As with so many other members of the early 2000s Patriots dynasty, Patten represented hard work, dedication, and making the most of every opportunity you’re given. Undrafted in 1996, Patten initially signed with the Albany Firebirds of the Arena Football League before joining the New York Giants and the Cleveland before signing with New England in 2001. He would start in 14 games that season, netting 51 receptions for 749 yards and four touchdowns, including a Week 6 game against the Indianapolis Colts in which Patten came in for the injured Terry Glenn. All he did in that game was take a double reverse 30 yards to the house, catch a 91-yard TD reception (a Patriots record until 2011 when Wes Welker took one 99 yards against the Miami Dolphins), and throw a 60-yard bomb to Troy Brown for another score. If you watch the play here, you might see a slight resemblance to another Patriots play that will go down in history. He became the first player since Walter Payton, 22 years prior, to run, catch, and throw a TD pass in the same game. Patten grabbed his shot with both hands and never let go. He engrained himself as one of young upstart Tom Brady’s favorite receivers in that 38-17 rout and would become an essential part of a team that made the most unlikeliest of championship runs.
Looking back at that last sentence, “essential” isn’t even close to the right word. He was indefatigably, unequivocally, completely, and incomprehensibly crucial. CRUCIAL. He made play after play after play that may not have the immediate significance of some of the other elements of that season ... but if you want to make the case that David Patten should be on the bronze medal stand of the Players That Launched a Dynasty Olympics next to Tom Brady and Adam Vinatieri, you have yourself a very strong argument. I can’t remember all of them, but I very distinctly remember him catching a fourth-down pass, on his knees, in the blinding snow of the Tuck Rule Game to keep a drive alive. He had eight catches for 107 yards in that game, for the record. New England loses to the Oakland Raiders without him, full stop.
You also might remember a catch he brought in in the end zone of Super Bowl 36, laying out and landing hard on his back as he brought the ball in, for Tom Brady’s only touchdown pass of that game. Brady holds an NFL record with the 20 additional TD passes he has completed since then, but I imagine that eight yard out to Patten stands out distinctly in his head. It wasn’t the best throw; Patten had to adjust in mid-air, find the ball, make the grab in excellent coverage, and still find a way to come down inbounds while avoiding injury. He did it, the Patriots took the lead, and the course of NFL history continued on it’s remarkable path.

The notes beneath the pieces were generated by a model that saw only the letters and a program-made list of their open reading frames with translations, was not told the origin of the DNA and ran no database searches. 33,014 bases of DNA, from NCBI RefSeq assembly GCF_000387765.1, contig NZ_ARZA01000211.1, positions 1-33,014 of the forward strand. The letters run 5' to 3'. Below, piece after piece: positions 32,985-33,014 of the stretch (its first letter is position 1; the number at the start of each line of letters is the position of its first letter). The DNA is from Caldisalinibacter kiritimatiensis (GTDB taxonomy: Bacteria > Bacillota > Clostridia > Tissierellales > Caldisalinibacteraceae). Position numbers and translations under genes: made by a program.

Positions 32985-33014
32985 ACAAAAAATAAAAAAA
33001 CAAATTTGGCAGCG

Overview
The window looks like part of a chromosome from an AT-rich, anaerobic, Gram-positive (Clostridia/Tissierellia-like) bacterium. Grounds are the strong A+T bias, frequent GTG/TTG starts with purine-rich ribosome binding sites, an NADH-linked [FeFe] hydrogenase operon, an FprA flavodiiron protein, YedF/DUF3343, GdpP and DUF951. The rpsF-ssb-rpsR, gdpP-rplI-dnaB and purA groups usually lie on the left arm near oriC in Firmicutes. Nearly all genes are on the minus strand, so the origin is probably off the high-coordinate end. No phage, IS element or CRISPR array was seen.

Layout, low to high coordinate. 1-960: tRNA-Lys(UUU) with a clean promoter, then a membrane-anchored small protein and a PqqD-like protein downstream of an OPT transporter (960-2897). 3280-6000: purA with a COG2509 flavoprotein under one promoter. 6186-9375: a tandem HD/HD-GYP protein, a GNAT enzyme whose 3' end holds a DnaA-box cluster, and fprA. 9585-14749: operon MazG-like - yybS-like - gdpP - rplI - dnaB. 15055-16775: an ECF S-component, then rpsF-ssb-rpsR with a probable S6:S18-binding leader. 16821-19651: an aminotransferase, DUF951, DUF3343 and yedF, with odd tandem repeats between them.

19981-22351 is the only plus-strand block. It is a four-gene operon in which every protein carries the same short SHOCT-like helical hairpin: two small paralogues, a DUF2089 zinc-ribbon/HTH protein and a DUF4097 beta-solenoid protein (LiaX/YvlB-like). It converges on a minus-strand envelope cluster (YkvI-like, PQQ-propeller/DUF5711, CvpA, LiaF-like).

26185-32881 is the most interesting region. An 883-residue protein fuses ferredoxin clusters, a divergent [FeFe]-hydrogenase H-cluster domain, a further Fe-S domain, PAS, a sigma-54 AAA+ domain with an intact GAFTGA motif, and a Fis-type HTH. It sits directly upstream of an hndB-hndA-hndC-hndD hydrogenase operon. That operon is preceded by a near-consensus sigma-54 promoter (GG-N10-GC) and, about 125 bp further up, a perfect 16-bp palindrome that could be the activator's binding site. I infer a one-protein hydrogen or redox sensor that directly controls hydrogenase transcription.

There are a number of Patriots moments that are permanently etched into my consciousness over the course of my 35-year career as a fan, and that touchdown catch, the way I felt as the replay showed Patten was able to get a foot and an arm down before he crashed to the turf, stands out as fiercely and brightly as any of them. David Patten was the man during that 2001 season.
But he wasn’t just a one-season wonder. Patten led the 2002 Patriots receivers with a 13.5-yard average on his way to a 61-reception, 824-yard, five-TD season. He followed an injury-riddled 2003 season with a return to form in 2004 with an 800-yard, seven-TD season as the Patriots took their third Super Bowl.
Patten would play for Washington, New Orleans, and Cleveland before returning to the Patriots during the 2010 offseason, but would retire — a Patriot, as it should be — before the season started. After football, he returned to his alma mater, Western Carolina University, to pursue a degree in social work and help coach the team that launched his career. But he’ll always be remembered for his contributions in New England, his clutch play, his early emergence as Brady’s go-to receiver, and by all accounts, a phenomenal teammate.
Here’s a nice compilation of every single David Patten touchdown as a Patriot. I’m not ashamed to admit I teared up a bit watching that video; for me at least, nothing is ever going to compare to that 2001 season. And David Patten was just such a massive part of that run. My hope is that he’s now at peace and that he now knows just how much we loved him up here in New England.
RIP, David Patten.
I invite any and all of you to share some of your favorite Patten moments in the comments below. As I said, there are just too many of them, and I don’t remember them all.